Intel sees PC market growth in latest financials

Intel sees PC market growth in latest financials

Intel's latest quarterly financials suggest that the PC market is recovering from its decline, but the company's celebrations are tempered by a crashing mobile division.

Intel has published its earnings for the quarter, and it shows that reports of a recovering market for traditional PCs may be accurate with the company announcing a 40 per cent net income gain year-on-year.

According to the company's latest financial filing, Intel's revenue for the second quarter of the financial year hit $13.8 billion with profits of $2.8 billion. Representing a 40 per cent growth compared to the same quarter last year, the gains have been helped be recovery in the traditional PC market: the PC Client Group saw revenue rise nine per cent quarter-on-quarter and six per cent year-on-year, while the Data Centre Group reported 14 per cent sequential and an impressive 19 per cent year-on-year growth.

The biggest success story for growth figures, however, comes in Intel's relatively new Internet of Things (IoT) business sector. This division reported revenue of $539 million, and while that's a tiny fraction of the $8.7 billion the PC Client Group brought in it represents a whopping 24 per cent year-on-year growth - something Intel expects to continue for the foreseeable future.

'Our second-quarter results showed the strength of our strategy to extend the reach of Intel technology from the data centre to PCs to the Internet of Things,' Intel chief executive Brian Krzanich claimed during the earnings call. 'With the ramp of our Baytrail SoC family, we have expanded into new segments such as Chrome-based systems, and we are on track to meet our 40 million unit tablet goal. In addition, we hit an important qualification milestone for our upcoming 14nm Broadwell product, and expect the first systems to be on shelves during the holidays.'

The figures aren't all rosy: Intel's efforts to break into the smartphone and tablet market continue to be stymied by the popularity of ARM-based products, with the Mobile and Communications Group seeing its revenue drop to just $51 million - a free-fall decline of 67 per cent quarter-on-quarter and 83 per cent year-on-year.

Krzanich also briefly touched upon Skylake, the successor to next-generation Broadwell, during the call. Although he would not be pushed on release dates, he did state that the plan remains to launch the first parts in 2015 but warned that a final release date decision has yet to be made.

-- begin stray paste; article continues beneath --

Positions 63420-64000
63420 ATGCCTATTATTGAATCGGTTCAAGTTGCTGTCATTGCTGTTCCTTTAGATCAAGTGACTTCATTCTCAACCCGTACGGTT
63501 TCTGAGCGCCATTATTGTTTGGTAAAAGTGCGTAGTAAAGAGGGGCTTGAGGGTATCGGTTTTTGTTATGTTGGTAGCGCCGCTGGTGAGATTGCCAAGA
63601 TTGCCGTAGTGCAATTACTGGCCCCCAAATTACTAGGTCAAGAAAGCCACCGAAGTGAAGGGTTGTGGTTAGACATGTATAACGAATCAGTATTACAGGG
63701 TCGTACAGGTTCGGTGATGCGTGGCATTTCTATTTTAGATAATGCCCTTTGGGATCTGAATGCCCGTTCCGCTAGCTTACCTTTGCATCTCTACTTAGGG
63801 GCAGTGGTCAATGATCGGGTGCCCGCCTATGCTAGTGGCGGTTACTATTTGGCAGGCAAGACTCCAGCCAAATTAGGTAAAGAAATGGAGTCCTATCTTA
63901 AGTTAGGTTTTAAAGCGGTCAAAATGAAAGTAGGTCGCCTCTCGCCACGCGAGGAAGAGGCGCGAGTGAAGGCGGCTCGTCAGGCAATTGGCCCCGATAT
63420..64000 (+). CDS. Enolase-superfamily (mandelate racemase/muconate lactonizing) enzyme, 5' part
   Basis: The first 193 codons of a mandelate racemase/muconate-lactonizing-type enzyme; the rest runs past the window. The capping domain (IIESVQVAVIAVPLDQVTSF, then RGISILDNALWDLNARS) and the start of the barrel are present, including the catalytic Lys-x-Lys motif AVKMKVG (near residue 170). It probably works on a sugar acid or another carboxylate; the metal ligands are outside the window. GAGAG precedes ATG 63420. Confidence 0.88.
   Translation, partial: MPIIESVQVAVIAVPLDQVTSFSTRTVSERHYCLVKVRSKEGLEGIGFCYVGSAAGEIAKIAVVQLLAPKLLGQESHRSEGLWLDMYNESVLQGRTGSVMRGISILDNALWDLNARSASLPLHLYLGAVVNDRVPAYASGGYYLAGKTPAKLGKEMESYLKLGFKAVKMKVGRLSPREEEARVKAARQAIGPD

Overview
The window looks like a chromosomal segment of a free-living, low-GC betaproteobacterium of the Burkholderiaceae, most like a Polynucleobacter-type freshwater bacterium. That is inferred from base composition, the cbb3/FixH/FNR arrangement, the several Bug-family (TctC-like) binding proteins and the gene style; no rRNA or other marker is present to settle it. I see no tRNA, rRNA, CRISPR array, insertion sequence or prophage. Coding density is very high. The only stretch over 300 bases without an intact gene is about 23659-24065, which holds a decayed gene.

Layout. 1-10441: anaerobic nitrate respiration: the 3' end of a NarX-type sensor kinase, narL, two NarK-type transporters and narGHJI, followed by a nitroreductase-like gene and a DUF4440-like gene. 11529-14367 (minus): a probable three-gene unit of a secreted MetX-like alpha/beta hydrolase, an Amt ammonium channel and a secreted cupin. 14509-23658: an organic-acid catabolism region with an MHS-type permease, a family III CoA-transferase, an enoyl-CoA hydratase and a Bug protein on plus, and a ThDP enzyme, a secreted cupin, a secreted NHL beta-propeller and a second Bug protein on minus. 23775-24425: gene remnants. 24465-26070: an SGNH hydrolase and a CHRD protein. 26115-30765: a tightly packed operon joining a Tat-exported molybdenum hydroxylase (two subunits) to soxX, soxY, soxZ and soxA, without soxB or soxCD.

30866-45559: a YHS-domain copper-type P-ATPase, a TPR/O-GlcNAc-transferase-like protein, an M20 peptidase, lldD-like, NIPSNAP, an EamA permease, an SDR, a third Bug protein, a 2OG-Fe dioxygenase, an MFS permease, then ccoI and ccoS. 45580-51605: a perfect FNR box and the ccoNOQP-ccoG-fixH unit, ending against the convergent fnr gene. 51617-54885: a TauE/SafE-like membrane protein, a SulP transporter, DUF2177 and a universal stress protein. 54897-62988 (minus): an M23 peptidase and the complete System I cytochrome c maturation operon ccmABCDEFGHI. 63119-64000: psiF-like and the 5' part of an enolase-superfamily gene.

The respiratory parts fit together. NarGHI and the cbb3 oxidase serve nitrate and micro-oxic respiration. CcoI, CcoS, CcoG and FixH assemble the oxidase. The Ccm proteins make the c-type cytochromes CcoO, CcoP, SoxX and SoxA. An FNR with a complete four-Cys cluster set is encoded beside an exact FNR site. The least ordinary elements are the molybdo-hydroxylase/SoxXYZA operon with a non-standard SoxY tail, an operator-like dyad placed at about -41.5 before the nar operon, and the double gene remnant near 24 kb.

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azazel1024 16th July 2014, 16:25 Quote
Yowch. That is mainful on the mobile division. That said, they have STILL yet to release the Silvermont based phone chips. I at least had the impression that Bay Trail was doing pretty well though. Though I wonder if the tablet sales of Bay Trail actually fall in to Mobile and Communications group.
rollo 16th July 2014, 19:17 Quote
Nice revenue either way.
Harlequin 16th July 2014, 19:38 Quote
they cant even PAY ihv`s to take the mobile chips oO - skylake wont help , its hampered by being X86 (again)
rollo 16th July 2014, 19:56 Quote
Still think Intel will just throw cash at the problem or take on Apple for fabspace make 3 bil or make 51mil choice would be pretty easy to me.
Harlequin 16th July 2014, 21:10 Quote
Apple are custom making their own 64 bit ARM apu`s - intel is very very late to this game.

and intel take on apple? you having a laugh? - hmm lets see - apple feel threatened by an aggressive strategy from intel - so next imac goes AMD (or even ARM) throwing away the multi billion contract with intel.....
fluxtatic 17th July 2014, 07:20 Quote
Originally Posted by Harlequin
Apple are custom making their own 64 bit ARM apu`s - intel is very very late to this game.

and intel take on apple? you having a laugh? - hmm lets see - apple feel threatened by an aggressive strategy from intel - so next imac goes AMD (or even ARM) throwing away the multi billion contract with intel.....

I assume rollo means Intel will start fabbing for Apple on contract. Intel's essentially already announced they're willing to take contract fab work, including on their first-line fabs. If revenue stays up, though, no way in hell anyone, including Apple, will be getting any time on the 14nm lines.

And that might be where it breaks down - Apple wants the best, but won't want to pay Intel's premium for space in the best fabs. Intel is still in a position to tell Apple to stuff it. I don't see Apple eroding their own margins to get 14nm A8s or A9s fabbed.
rollo 17th July 2014, 11:31 Quote
It all depends on tmsc and Samsung in apples case, If they still want out of Samsung then there's only so many places big enough for them. Intel been one of them, Rumours are that Apple has brought out all 20nm fabspace at TSMC already for the next Iphone and Ipad launch. As they try to remove there requirements on Samsung.

Its a long shot but in a space that is all about guesswork it could be a gamble that Intel and Apple are willing to do.

Intel needs to get there own chips in a high end device that sells in large numbers to make it worthwhile. Despite what people would like to think there is no smartphone slot open and no tablet slot open for them.

Intels chips will be to expensive for anything but the highest end of devices does not leave them a lot of choices.

At the high end smartphone there is only really one phone bringing in constant profits and as Samsung have relised with there galaxy line getting people to replace on a year to year upgrade cycle is hard.

The sg4 has sold relitively poorly compared to the sg3 hence samsungs financials not looking great.

Intel would need to offer something outstanding and cheap to get the attention of the big 2.
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